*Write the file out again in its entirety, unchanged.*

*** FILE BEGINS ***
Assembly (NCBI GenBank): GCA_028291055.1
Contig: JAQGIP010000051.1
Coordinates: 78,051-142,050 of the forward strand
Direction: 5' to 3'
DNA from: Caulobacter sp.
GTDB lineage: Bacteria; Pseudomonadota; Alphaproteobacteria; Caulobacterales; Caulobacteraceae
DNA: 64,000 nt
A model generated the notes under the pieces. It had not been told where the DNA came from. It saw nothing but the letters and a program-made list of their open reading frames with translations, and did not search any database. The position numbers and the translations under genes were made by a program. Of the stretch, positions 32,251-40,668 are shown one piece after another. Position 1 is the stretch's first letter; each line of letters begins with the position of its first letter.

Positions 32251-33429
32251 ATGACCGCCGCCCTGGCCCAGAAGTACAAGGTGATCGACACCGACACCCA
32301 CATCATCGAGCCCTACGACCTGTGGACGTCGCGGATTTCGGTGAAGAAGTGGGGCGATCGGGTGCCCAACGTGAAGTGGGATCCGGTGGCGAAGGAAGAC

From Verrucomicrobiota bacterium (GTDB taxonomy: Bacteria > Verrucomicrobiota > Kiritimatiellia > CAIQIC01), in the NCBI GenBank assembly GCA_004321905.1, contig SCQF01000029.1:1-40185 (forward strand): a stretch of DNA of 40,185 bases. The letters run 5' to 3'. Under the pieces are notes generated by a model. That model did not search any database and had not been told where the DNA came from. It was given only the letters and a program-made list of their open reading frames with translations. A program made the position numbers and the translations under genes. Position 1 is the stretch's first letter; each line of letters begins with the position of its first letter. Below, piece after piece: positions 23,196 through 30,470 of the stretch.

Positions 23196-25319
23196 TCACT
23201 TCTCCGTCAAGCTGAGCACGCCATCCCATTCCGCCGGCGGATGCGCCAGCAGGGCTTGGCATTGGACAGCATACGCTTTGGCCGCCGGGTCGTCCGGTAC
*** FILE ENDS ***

Assembly (NCBI GenBank): GCA_028291055.1
Contig: JAQGIP010000051.1
Coordinates: 78,051-142,050 of the forward strand
Direction: 5' to 3'
DNA from: Caulobacter sp.
GTDB lineage: Bacteria; Pseudomonadota; Alphaproteobacteria; Caulobacterales; Caulobacteraceae
DNA: 64,000 nt
A model generated the notes under the pieces. It had not been told where the DNA came from. It saw nothing but the letters and a program-made list of their open reading frames with translations, and did not search any database. The position numbers and the translations under genes were made by a program. Of the stretch, positions 32,251-40,668 are shown one piece after another. Position 1 is the stretch's first letter; each line of letters begins with the position of its first letter.

Positions 32251-33429
32251 ATGACCGCCGCCCTGGCCCAGAAGTACAAGGTGATCGACACCGACACCCA
32301 CATCATCGAGCCCTACGACCTGTGGACGTCGCGGATTTCGGTGAAGAAGTGGGGCGATCGGGTGCCCAACGTGAAGTGGGATCCGGTGGCGAAGGAAGAC

From Verrucomicrobiota bacterium (GTDB taxonomy: Bacteria > Verrucomicrobiota > Kiritimatiellia > CAIQIC01), in the NCBI GenBank assembly GCA_004321905.1, contig SCQF01000029.1:1-40185 (forward strand): a stretch of DNA of 40,185 bases. The letters run 5' to 3'. Under the pieces are notes generated by a model. That model did not search any database and had not been told where the DNA came from. It was given only the letters and a program-made list of their open reading frames with translations. A program made the position numbers and the translations under genes. Position 1 is the stretch's first letter; each line of letters begins with the position of its first letter. Below, piece after piece: positions 23,196 through 30,470 of the stretch.

Positions 23196-25319
23196 TCACT
23201 TCTCCGTCAAGCTGAGCACGCCATCCCATTCCGCCGGCGGATGCGCCAGCAGGGCTTGGCATTGGACAGCATACGCTTTGGCCGCCGGGTCGTCCGGTAC